When I first entered the online conversation about narcissistic personality disorder, I discovered that a number of slang terms were being used to describe narcissistic behaviors that I had never encountered in academic writing.
Eventually, I deciphered their meanings.
Some of these terms are actually quite clever and capture important aspects of the experience of loving someone with narcissistic personality disorder—such as gaslighting, hoovering, and flying monkeys. However, many of these terms are being misused in much the same way that uninformed people casually label people as narcissists without any real understanding of what mental health professionals mean by that diagnosis.
So, in the interests of clarity, I have started to assemble a glossary in which I define the most frequently encountered narcissistic slang terms in ways that are consistent with both my professional knowledge of narcissistic personality disorder and also with how these terms are currently being used in blogs and online articles by non-mental health professionals. I also try, where possible, to provide the source for these terms because knowing the original context often clarifies the meaning.
Note: In this article, I am using the terms “narcissist” and “narcissistic” as shorthand ways to describe someone who qualifies for a diagnosis of narcissistic personality disorder.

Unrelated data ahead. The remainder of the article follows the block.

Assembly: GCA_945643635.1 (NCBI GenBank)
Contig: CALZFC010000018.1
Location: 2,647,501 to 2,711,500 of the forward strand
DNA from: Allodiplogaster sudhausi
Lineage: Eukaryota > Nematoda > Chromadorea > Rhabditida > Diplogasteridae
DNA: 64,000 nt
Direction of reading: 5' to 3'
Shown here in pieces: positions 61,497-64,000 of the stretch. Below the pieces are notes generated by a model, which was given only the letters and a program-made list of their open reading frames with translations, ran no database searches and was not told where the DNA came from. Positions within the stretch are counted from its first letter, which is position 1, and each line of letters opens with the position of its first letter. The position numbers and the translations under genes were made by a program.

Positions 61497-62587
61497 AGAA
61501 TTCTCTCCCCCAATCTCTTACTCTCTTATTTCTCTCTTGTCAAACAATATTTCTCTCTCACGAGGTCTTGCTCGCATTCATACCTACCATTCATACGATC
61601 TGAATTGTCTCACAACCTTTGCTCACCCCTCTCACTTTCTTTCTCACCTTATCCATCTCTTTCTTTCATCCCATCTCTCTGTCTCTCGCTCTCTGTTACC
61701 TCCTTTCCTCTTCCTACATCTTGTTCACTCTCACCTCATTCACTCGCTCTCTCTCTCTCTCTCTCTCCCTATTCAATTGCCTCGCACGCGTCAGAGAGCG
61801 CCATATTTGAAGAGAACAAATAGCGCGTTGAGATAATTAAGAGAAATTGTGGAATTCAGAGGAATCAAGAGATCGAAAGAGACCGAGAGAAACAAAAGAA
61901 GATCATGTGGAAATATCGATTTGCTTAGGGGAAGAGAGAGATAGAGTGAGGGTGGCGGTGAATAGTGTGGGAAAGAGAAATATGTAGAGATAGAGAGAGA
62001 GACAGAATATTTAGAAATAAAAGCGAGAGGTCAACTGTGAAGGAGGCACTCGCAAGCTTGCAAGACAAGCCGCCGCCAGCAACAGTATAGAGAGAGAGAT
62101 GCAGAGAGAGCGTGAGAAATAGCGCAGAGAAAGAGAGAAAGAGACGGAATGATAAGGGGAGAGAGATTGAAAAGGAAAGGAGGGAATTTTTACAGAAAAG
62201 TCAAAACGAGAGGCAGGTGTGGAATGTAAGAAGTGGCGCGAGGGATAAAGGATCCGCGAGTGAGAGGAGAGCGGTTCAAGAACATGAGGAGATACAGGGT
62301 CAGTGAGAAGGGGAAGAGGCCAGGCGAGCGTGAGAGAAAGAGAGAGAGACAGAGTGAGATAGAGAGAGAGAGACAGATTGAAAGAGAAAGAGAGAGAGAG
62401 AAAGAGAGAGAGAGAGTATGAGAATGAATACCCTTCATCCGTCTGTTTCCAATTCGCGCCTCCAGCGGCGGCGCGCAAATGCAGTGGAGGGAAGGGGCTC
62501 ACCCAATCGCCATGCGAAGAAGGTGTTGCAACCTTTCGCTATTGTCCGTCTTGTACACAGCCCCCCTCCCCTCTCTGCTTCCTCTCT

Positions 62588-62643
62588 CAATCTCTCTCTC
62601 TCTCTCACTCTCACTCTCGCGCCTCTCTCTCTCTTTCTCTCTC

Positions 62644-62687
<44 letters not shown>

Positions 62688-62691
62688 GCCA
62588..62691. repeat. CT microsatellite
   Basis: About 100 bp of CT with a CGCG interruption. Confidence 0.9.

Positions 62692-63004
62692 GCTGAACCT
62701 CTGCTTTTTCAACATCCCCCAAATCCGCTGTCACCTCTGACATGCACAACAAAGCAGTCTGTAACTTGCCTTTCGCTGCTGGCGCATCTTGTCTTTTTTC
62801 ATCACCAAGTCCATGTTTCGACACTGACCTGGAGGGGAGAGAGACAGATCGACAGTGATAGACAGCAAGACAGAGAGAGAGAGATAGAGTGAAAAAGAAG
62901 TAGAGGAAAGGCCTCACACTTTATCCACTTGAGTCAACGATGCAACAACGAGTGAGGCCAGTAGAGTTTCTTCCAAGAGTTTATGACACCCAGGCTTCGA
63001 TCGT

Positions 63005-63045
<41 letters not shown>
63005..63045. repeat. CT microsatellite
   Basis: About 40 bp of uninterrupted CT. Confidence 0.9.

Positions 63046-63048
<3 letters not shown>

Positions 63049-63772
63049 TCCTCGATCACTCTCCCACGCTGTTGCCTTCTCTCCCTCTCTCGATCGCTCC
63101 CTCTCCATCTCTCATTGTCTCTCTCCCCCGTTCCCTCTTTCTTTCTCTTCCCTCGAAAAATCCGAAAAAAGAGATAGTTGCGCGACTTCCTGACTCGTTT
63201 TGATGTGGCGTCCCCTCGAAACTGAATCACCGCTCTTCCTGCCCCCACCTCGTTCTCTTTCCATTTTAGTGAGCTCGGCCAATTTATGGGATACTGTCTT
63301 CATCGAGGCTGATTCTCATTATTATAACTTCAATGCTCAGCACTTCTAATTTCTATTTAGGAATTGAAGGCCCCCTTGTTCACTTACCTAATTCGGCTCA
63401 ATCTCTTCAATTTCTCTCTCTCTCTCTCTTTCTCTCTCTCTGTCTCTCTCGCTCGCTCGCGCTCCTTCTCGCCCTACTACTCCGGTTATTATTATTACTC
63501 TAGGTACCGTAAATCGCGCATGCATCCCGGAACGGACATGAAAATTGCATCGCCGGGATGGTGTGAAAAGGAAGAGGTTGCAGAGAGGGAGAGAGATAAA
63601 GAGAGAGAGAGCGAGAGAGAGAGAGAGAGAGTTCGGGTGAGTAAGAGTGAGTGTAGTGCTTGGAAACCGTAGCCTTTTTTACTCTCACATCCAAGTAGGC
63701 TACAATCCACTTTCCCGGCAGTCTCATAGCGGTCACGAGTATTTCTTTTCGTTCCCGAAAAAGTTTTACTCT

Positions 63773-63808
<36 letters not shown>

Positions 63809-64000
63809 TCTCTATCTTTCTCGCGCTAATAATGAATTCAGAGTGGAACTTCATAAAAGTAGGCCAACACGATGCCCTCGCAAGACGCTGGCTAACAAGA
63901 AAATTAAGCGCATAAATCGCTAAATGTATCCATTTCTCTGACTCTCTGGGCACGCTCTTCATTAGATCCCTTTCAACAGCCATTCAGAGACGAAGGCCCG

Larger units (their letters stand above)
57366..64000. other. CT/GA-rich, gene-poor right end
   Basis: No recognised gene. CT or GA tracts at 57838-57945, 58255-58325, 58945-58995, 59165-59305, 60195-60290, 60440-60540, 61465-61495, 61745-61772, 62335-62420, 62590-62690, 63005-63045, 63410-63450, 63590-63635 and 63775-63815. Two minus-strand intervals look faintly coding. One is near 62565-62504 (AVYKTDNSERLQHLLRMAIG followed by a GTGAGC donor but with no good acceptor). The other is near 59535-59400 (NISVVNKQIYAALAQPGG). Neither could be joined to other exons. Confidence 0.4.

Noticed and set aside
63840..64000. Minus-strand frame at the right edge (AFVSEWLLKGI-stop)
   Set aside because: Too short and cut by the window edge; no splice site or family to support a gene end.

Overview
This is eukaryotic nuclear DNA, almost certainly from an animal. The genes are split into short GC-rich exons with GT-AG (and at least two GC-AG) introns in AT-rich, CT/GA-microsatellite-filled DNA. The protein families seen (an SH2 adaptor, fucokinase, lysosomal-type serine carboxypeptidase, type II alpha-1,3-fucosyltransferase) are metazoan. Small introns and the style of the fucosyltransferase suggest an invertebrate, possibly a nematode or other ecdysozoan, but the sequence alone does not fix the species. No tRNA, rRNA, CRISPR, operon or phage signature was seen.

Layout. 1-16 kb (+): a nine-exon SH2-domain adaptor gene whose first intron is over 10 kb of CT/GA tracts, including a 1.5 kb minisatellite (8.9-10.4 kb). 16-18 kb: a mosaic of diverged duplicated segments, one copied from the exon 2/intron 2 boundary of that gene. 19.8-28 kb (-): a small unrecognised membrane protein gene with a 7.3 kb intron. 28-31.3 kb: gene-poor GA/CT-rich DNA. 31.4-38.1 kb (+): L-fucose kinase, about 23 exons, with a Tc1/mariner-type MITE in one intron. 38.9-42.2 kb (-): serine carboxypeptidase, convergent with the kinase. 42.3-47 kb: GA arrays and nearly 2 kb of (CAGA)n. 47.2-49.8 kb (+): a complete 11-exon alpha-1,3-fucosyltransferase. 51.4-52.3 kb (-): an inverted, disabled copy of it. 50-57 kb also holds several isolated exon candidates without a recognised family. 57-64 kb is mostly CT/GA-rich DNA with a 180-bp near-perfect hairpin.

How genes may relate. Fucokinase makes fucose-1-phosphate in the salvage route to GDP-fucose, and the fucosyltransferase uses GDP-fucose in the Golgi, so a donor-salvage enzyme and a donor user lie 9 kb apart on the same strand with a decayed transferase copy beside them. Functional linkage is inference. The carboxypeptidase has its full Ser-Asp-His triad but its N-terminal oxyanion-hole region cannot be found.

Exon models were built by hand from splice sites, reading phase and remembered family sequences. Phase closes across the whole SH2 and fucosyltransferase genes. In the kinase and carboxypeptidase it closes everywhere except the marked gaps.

Source: This term comes from a 1938 play called “Gaslight” and the two later 1940’s movie remakes of the play. The play and the movies are set during the late 19th century when gas lights were used for indoor lighting. The basic plot concerns a husband Gregory who is trying to convince his new wife Paula that she is going insane so he can have her committed and get her power of attorney. Unbeknownst to Paula, Gregory is also covertly searching their house for the valuable jewels that he believes are hidden there.
Gregory is a master manipulator and he heartlessly does whatever he can to make Paula doubt herself. He searches the attic causing the gas lights in the rest of the house to dim, but when Paula comments on the dimming lights, Gregory denies that it is happening and tells her that she is imagining things. He takes things, like Paula’s brooch, and then tries to convince Paula that she is losing things and that her memory is not to be trusted. Similarly, when she says that she has heard footsteps the attic, instead of Gregory admitting that he has been up there, he claims that these, like the gaslights and the missing brooch, are all figments of Paula’s disordered imagination and proof that she is going crazy.
Modern Meaning: Narcissistic gaslighting occurs when people with narcissistic personality disorder refuse to admit that they are wrong or have done something bad to their mate. Even when they are caught in the act, they will often try to convince the other person that he or she is paranoid and is imagining the whole thing.